Growing expectation around getting more business value from data in a cost-effective manner is driving change across industries. As organizations collect data of increasing volume and variety, teams of data management analysts and data scientists are also formed to put this data to good use.
A typical data science project begins with extracting profile data (customer, product, organizations, stores, suppliers) from some master data management system and loading it into an S3 or some other data warehouse. The next task usually involves spinning up and managing servers to run analytics applications. After that, the data science team will develop an application to execute the query, and use various mechanisms to bring results and updates back to the master profiles. This process is often repeated if the data changes.
The problem with this approach lies with the significant budget and resources required. Data cleanup and data movement are complex endeavors. It’s difficult to integrate and synchronize master data management and analytic systems in both directions. Moreover, the accuracy of insights generated are debatable without a clean and reliable data foundation.
Let’s take the example of a healthcare organization that’s looking for better ways to engage with their members and offer them relevant wellness programs. Their goal is to focus on their patients’ overall well-being and quality of life. Healthcare organizational objectives include lowering readmission rates, ensuring adherence and delivering quality care. Delivering such care and targeting the right member with the right programs requires deeper understanding of their members.
Members of healthcare organizations are demanding consumer-like, personalized experiences, as well as forcing healthcare providers to shift towards a patient-centric approach. This approach focuses on building long-term relationships in order to understand patients’ needs, behaviors and preferences.
Now let’s look at retail. Many retailers are taking advantage of algorithms, like “collaborative filtering” to provide purchase recommendations for their customers. This method makes automatic predictions about a customer’s interests through the collection of preferences from many users with similar profiles. This allows organizations to create offers that are more relevant, compared with generic, demographic-based segmentation. Healthcare organizations task data science teams to design similar prototypes to send personalized promotions to their members.
Data scientists often waste much of their time in data cleanup and ETL activities, which is not the best use of their talent. Moreover, the time and resources required to setup hardware, applications and prototyping are quite prohibitive. It’s not uncommon for data science teams to spend three to four months developing any working model or application.
Rather than undertake such a resource-intensive operation, organizations need a platform that provides an easier way to blend data from all internal, external and third-party sources, matches and merges the data to create clean master profiles, correlates master profiles with transaction and interaction data and uncovers relationships across all data entities (member, hospital, primary care physician, insurance plan, family members) to produce a reliable data foundation.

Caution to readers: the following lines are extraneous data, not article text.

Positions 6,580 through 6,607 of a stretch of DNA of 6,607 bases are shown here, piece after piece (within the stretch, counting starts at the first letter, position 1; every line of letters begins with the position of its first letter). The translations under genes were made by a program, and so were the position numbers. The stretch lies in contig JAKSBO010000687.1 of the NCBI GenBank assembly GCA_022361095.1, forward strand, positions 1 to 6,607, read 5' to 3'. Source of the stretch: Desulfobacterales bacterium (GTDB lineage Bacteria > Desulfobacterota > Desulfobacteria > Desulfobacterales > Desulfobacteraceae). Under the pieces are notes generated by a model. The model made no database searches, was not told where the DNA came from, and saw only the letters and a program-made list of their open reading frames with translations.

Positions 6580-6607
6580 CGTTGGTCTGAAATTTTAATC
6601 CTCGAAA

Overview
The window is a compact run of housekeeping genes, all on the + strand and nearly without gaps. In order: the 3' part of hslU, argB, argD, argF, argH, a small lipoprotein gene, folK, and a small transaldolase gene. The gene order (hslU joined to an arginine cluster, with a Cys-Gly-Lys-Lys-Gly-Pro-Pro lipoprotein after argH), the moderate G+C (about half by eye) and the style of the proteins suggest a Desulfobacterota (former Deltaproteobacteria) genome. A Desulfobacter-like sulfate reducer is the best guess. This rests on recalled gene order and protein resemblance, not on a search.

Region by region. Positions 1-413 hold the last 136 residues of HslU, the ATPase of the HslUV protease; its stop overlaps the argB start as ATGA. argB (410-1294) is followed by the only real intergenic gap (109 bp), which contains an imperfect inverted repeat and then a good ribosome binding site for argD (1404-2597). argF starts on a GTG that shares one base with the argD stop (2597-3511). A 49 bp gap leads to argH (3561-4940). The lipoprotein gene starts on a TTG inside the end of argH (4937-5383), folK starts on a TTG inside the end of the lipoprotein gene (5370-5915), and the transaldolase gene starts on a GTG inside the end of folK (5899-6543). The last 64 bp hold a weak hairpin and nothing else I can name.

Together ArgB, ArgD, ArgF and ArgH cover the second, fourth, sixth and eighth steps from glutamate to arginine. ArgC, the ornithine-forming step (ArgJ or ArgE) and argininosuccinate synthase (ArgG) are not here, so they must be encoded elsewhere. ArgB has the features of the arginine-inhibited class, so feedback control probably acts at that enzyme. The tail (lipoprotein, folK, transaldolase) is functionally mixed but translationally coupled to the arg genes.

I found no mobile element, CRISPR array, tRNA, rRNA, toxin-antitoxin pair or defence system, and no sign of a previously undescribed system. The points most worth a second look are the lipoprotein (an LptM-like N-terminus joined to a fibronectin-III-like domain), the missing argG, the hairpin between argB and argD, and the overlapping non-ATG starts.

Today, bidirectional connectors can continuously correlate master and transaction data within advanced analytics environments and surface aggregated insights into applications, enabling data scientists to garner insights into the needs of healthcare members and deliver real-time visibility into the relationships among physicians, caregivers, therapists and family members.
Deep integration between master data management and analytics execution can provide schema synchronization and integrations to provision the data, as well as bring insights back into master profiles. It can also consume a healthcare organization’s Medicaid claim transactions and identify double-dip payments and other compliance or fraud situations quickly.
Data scientists can use commercial analytic tools to quickly prototype and analyze their data with the right visualizations, leverage collaborative filtering algorithms for intelligent recommendations and develop relevant and timely program suggestions to improve patient engagement.
Since most use cases require correlating master and transaction data, you need the ability to work with extremely large data volumes. Therefore, the data management platforms used must be able to handle data at big data scale and provide the required on-demand performance.
Such a data management strategy and architecture enables a closed-loop among master data, operational data and analytics. Applications that read the data can be developed quickly, and advanced custom analytics, such as machine learning or graph clustering for market segmentation can be applied. Insights can then be delivered back into master data profiles or operational applications for immediate execution.
Data scientists will now be able to focus on building algorithms that provide value, rather than wasting time on data cleanup. They can prototype and produce the desired recommendation engines in just a couple of weeks. Cloud deployments can allow for scaling up performance as needed, monitoring and optimizing analytic job resource usage, while on demand scalability and performance keep costs in check.
In the healthcare example we discussed, organizations can gain deeper insights into their members’ preferences, provide them with personalized experiences and offer wellness programs that best suit their needs. During enrollments, healthcare systems will be able to recommend relevant physicians for new members, reduce double-dip payments and deliver holistic care that focuses on member wellness, rather than just treatment for short-term disease.
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